A treasure trove of forgotten gains sits unclaimed, and some could be yours.
Have you heard the one about the former janitor who left more than half a million dollars unclaimed in Louisiana treasury coffers? His company had given him stock options years ago, and he wasn’t aware of it until he got a call from state officials.
Or how about the heirs in Illinois who got a call seven years after their loved one passed, saying they were owed a payout from an unclaimed life insurance policy?
If you’re thinking that you’d never be unaware of where your own money is, you might be in for a surprise. More than $43 billion in unclaimed cash and property sits in state treasuries, waiting for the owners to claim it, according to the National Association of Unclaimed Property Administrators (NAUPA). This money takes many forms, but the most common sources are old bank and retirement accounts, unclaimed wages, stock certificates, utility deposits and insurance payouts. That last one is often due to the fact that people rarely call up heirs and say, “Hey Alice, I named you beneficiary on my life insurance policy.”
Good news: Searching for unclaimed money is free and simple. However, be forewarned that there are paid search scams out there that you’ll want to avoid. If you get an email or letter implying it’s from a state treasurer and asking for personal data, contact the office independently to ensure it’s legitimate.
Where to look
So, how do you avoid losing track of your hard-earned assets in the first place? Consider consolidating your assets. Nowadays, financial services firms offer both banking and investing accounts through a single login, allowing you to see an overview of all your accounts in one spot.
Consolidating accounts helps you understand your net worth, manage your investments, determine how much retirement income your portfolio is providing and help you and your financial advisor assess the need to rebalance. It also may make calculating and setting up required minimum distributions (RMDs) easier when you hit age 70½.
Finally, gathering your major accounts into one tidy spot makes matters easier on your heirs should anything happen to you. If you use password manager software, user names and passwords will be shared with the trusted person you’ve named in the event of your death or incapacity. Alternatively, you can leave behind a physical list hidden in a safe place.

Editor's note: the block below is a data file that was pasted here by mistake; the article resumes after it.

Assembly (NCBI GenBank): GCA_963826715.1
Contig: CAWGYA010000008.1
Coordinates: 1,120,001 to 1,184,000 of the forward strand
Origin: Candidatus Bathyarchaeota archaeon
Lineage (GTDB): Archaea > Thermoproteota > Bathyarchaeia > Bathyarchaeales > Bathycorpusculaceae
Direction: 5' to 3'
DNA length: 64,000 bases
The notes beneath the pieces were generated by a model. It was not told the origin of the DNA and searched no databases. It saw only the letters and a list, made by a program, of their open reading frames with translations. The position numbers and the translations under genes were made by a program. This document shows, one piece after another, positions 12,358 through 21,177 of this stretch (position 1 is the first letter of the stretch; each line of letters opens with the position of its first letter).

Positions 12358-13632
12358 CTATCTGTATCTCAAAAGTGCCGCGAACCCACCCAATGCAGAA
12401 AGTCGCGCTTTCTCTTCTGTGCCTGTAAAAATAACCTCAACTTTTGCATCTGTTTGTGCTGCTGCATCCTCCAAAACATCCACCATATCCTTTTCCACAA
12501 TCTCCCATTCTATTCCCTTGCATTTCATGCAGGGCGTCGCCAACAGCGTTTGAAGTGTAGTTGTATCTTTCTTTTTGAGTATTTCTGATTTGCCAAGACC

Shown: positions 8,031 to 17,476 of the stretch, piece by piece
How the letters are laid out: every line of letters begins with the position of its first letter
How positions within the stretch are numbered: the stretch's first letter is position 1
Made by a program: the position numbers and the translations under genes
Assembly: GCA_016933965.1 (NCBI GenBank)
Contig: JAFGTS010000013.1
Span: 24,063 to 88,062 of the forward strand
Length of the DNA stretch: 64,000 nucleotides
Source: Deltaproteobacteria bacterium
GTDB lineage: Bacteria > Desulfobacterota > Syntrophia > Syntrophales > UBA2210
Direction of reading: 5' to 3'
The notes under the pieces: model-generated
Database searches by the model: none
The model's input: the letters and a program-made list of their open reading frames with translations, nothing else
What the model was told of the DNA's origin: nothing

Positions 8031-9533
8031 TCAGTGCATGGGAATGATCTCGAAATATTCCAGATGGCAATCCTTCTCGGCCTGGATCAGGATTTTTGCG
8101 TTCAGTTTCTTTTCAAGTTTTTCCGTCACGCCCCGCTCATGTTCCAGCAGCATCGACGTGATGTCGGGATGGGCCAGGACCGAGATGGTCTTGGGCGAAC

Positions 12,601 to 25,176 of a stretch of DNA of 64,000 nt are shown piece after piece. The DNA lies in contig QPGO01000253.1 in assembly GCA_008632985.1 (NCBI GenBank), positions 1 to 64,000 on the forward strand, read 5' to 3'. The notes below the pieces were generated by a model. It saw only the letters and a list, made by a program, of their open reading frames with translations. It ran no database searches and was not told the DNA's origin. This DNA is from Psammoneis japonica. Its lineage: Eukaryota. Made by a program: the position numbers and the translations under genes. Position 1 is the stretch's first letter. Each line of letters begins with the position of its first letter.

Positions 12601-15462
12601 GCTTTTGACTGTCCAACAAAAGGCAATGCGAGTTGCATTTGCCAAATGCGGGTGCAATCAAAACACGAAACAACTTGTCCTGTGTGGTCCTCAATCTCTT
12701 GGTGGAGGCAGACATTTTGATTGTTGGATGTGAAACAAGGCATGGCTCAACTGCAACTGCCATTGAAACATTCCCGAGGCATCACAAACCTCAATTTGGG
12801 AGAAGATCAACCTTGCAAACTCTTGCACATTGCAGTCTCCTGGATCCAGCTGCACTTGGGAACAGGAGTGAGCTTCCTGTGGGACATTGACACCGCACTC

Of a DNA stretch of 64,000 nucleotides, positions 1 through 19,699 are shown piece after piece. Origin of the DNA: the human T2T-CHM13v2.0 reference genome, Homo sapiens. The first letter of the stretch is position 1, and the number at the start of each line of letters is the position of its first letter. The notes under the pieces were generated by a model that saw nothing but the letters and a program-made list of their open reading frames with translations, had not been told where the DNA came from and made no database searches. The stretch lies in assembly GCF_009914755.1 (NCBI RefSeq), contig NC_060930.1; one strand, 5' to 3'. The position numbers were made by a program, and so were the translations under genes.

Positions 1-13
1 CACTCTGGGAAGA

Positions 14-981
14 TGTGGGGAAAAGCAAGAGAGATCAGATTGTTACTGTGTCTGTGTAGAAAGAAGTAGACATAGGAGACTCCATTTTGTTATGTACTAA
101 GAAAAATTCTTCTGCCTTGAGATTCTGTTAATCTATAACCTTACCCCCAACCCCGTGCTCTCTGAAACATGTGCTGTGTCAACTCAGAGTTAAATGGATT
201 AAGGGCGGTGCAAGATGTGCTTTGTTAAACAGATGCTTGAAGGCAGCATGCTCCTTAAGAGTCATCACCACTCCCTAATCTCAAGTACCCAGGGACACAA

Those who prefer not to consolidate accounts can instead try financial software that allows you to connect a collection of assets and liabilities from different institutions, offering a comprehensive view of your finances. This makes monitoring accounts simpler and may even help you to identify and pursue your goals. However, you still need to regularly update the application with any new accounts.
The most sophisticated tools will allow you to input your financial information and see the big picture in charts, run “what if” analyses, stress test your portfolio and more.
Now that you know where to look, follow the online trail to discover any missing money. Start with a quick search of state treasury websites, and if you do find abandoned assets, consider folding them into one consolidated account.
Also, keep in mind that your financial advisor can help guide you in organizing your assets in a way that makes sense for your plan while also making things easier for beneficiaries. You can also turn to her or him for technology that offers a clearer view of what you own – no detective work required.
Source: “Man hits jackpot with unclaimed property,” fox8live.com; Illinois State Treasurer’s Office; unclaimed.org; pewtrusts. org; California State Controller’s Office; Kiplinger; U.S. News & World Report; The New York Times; Forbes; news.ku.edu
The process of rebalancing your portfolio may result in tax consequences.
Links are being provided for information purposes only. Raymond James is not affiliated with and does not endorse, authorize or sponsor any of the listed websites or their respective sponsors. Raymond James is not responsible for the content of any website or the collection or use of information regarding any website's users and/or members.